Intel's Linux Graphics Driver Developers Discover 3~20% Boost For Current-Gen Hardware

Written by Michael Larabel in Intel on 12 August 2019 at 06:48 PM EDT. 12 Comments
Last week was the Intel Gallium driver one line patch to boost performance by 1%. Today's code churn within Mesa for Intel's open-source Linux graphics drivers were larger but also with a more profound performance impact with some workloads now being faster by around 20%. Making this more exciting is that today's round of driver optimizations apply to the very common and mature "Gen 9" graphics hardware.

Francisco Jerez, a longtime member of the Intel open-source Linux graphics team and former Nouveau contributor, landed patches he's been working on the past month to optimize slice/sub-slice load balancing behavior for Gen9 graphics. He discovered that the current behavior was sub-optimal and for the top-tier Gen9 GT4 (Iris Pro) graphics the performance problem is in particularly bad shape.

With Skylake GT4 graphics this tweaking of the slice/sub-slice load balancing behavior led up to around a 20% performance boost while in other cases was less severe but still noticeable like Unigine Valley running 3.4% faster, Gfxbench around 4%, some GpuTest scenes around 8%, and the SynMark tests yielding 15~22% boosts in performance.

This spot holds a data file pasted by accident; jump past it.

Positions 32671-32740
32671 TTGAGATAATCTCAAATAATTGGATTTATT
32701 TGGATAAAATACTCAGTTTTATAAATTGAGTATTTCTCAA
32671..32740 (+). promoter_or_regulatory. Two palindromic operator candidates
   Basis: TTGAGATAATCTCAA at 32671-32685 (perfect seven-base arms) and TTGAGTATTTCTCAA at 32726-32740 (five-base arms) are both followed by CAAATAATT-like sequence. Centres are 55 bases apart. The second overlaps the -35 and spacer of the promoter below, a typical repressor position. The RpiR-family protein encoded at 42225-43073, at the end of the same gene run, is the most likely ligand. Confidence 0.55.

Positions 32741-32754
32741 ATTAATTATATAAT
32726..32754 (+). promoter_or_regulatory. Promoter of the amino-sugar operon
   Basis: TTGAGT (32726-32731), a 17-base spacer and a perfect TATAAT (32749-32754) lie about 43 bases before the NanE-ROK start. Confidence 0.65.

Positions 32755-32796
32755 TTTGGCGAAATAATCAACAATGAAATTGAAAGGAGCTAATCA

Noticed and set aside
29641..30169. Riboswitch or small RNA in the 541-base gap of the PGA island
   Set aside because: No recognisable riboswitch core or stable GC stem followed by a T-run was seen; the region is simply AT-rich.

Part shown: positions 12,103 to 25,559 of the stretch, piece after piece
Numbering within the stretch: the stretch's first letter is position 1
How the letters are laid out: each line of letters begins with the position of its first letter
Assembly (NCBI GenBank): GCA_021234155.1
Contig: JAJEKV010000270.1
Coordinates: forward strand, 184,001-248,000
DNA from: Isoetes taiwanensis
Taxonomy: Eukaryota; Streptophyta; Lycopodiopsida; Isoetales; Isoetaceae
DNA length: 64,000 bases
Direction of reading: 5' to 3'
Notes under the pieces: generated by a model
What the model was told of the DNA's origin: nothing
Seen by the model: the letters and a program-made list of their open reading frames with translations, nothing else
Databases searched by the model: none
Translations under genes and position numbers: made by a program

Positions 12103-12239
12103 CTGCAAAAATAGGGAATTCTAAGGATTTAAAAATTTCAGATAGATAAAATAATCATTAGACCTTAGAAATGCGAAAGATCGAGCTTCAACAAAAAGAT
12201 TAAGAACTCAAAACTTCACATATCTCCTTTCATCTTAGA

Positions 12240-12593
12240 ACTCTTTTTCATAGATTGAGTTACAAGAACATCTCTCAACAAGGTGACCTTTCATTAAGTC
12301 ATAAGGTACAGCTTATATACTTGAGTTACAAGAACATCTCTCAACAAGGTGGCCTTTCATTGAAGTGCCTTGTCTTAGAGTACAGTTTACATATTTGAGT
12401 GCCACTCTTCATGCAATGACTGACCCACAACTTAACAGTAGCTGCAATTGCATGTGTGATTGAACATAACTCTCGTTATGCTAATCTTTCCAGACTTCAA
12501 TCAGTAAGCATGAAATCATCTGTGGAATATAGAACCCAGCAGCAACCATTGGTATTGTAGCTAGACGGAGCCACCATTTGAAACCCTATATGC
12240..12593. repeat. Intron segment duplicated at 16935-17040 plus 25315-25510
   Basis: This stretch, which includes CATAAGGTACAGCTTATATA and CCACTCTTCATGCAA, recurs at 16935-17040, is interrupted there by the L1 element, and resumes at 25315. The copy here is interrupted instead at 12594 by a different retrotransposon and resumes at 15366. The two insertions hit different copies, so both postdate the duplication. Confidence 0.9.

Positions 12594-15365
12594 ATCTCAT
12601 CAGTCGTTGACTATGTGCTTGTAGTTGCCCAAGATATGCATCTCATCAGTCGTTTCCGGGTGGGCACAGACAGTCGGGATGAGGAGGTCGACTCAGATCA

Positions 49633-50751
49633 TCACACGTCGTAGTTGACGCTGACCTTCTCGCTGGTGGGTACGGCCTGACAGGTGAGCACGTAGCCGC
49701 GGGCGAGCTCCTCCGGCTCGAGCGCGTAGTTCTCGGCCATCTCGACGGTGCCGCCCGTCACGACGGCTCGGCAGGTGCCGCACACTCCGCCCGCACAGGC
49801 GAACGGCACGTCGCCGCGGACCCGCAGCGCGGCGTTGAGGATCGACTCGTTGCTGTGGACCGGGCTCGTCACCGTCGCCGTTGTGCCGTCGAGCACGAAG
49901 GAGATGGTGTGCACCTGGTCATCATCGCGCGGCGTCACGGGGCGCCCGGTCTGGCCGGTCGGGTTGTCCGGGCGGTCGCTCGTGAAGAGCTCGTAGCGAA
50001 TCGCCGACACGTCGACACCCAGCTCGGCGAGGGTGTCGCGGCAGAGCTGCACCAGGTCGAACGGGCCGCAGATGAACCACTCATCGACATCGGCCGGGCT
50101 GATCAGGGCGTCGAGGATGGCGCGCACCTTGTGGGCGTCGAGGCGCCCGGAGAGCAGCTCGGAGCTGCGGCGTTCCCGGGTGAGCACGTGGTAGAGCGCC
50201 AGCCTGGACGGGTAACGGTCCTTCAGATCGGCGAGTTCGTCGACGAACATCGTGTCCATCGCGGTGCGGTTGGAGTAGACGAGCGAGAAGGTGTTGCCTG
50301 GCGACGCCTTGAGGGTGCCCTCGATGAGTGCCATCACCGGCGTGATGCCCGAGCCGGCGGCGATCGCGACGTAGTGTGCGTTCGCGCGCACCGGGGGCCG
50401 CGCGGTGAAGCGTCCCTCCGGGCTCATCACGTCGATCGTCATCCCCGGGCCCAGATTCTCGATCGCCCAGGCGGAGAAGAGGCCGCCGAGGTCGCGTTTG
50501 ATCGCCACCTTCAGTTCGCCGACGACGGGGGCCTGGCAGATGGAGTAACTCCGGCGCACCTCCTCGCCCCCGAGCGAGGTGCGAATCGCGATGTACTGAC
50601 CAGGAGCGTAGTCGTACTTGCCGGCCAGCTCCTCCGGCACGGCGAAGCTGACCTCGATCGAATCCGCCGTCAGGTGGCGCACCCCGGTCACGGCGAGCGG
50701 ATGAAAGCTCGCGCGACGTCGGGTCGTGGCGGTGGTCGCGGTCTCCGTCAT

The behavior change also helps the lower-tier Gen9 parts but to a lesser extent. Francisco is interested in hearing more feedback from performance testing with Intel hardware from Skylake through Whiskey Lake, Comet Lake, Amber Lake, and other Gen9-using generations.

Following that change to the i965 Mesa driver, Francisco also applied it to the Iris Gallium3D driver too, which is Intel's next-gen open-source OpenGL driver.

Just minutes ago this optimization was also ported to the Intel Vulkan (ANV) driver within Mesa but at least from the testing there is increasing performance by just ~3%.

These Intel Gen9 performance optimizations will be part of the Mesa 19.2 release that should be out by early September and found in the likes of Fedora 31 and Ubuntu 19.10. I'll be working on some fresh Intel Linux graphics benchmarks shortly.
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Michael Larabel is the principal author of and founded the site in 2004 with a focus on enriching the Linux hardware experience. Michael has written more than 20,000 articles covering the state of Linux hardware support, Linux performance, graphics drivers, and other topics. Michael is also the lead developer of the Phoronix Test Suite, Phoromatic, and automated benchmarking software. He can be followed via Twitter, LinkedIn, or contacted via

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